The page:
Do you have a big business idea, but you need the support of a venture capitalist or other backer? Don’t let the pitch or proposal process scare you away from your dreams. The truth is, with a well-crafted pitch, you can find the financial backer that is perfect for you and your new business. Keep in mind however, that you may be seeking funding from many different sources, so you’ll want to craft your pitch to each and every source you’re contacting. It may take some time, but once the support comes rolling in, that time will be well worth it.
Tell them who you are
Your investor is going to be looking at a number of things, chief among them being your experience. That doesn’t necessarily mean that they are going to judge you based on your age, but you’ll want to make sure your pitch gives a good idea of how much experience you have, or don’t have, in the proposed industry. If your pitch requires a bolder, more adventurous type, then make sure you highlight that in your description of yourself. However, if your pitch requires a strong leader with a lot of maturity, then that is something you’ll want to point out. Be sure to tell your potential investor who you are and why you’re the person for this business to take off and to be successful.
What if this is your first big pitch? That doesn’t necessarily mean it’s going to be a “no” from the get-go. While it’s true that many investors look for entrepreneurs that have a lot of experience already bringing a product or service to market, sometimes backing a new founder who has big ideas and the energy to execute them is just as successful. So don’t let your resume, or lack thereof, dictate your success with a potential investor. Take the time to show why you’re the person for the job, how you can do it, why your team is the best and why the investor needs to back you and your project.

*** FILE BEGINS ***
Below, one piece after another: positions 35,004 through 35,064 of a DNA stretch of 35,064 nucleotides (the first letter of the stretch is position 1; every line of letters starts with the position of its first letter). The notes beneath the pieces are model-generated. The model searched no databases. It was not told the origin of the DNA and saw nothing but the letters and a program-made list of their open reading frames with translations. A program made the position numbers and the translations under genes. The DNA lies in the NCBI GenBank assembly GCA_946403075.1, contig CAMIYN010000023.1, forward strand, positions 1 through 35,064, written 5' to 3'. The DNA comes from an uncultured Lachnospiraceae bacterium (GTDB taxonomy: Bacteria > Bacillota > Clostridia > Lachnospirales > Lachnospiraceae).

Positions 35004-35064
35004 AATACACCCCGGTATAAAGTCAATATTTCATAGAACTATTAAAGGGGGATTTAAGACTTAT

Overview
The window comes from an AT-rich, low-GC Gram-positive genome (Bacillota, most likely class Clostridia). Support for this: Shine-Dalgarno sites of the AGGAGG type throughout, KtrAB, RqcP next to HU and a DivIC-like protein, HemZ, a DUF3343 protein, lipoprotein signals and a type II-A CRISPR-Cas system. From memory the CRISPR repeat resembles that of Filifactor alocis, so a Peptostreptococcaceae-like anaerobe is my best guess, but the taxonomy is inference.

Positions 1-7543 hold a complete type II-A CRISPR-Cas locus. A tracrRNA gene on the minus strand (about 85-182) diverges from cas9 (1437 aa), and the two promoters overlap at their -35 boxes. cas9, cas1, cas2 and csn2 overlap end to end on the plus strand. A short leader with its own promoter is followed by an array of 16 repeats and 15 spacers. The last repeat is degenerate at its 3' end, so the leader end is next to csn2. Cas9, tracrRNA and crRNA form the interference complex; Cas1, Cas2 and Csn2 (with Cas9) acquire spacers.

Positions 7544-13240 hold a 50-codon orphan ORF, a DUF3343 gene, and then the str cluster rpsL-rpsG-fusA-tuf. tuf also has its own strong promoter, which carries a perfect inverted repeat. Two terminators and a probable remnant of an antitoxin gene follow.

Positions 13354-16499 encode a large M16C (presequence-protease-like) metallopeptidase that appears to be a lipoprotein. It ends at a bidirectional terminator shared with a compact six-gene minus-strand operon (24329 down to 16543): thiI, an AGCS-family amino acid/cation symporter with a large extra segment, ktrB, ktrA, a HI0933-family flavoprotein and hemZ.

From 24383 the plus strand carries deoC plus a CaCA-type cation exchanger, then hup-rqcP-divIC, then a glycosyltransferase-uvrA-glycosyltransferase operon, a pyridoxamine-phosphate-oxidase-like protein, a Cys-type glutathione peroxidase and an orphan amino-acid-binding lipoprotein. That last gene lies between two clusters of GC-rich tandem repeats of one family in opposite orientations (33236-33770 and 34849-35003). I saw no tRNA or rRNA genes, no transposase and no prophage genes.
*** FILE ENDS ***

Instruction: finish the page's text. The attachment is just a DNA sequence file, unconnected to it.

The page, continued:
Your personal story doesn’t matter
True, you want the investor to know who you are, but the bulk of the story isn’t important. While the investor will want to know your background, it’s equally important that he or she know that you’ve assembled a strong team capable of carrying the new business or idea to success, and to compete in an already saturated market. So your story matters, but not as much as the overall story of your whole team. Take the time in your pitch to show just why these people are all crucial to the success of your idea.
Research the culture
Whether you’re looking into a venture capitalist or you’re pitching a new idea to an already existing organization, be sure to take the time to research the culture of the business at hand. Show the potential investor that you’ve taken the time to do your research about them just as much as the product or service you’re pitching. This can also act as an interview of sorts for you. If the investor isn’t the person you’d want on your team, your research will point that out early, allowing you to back out gracefully should you disagree with their corporate culture.
This article was written by Deborah Flomberg for Small Business Pulse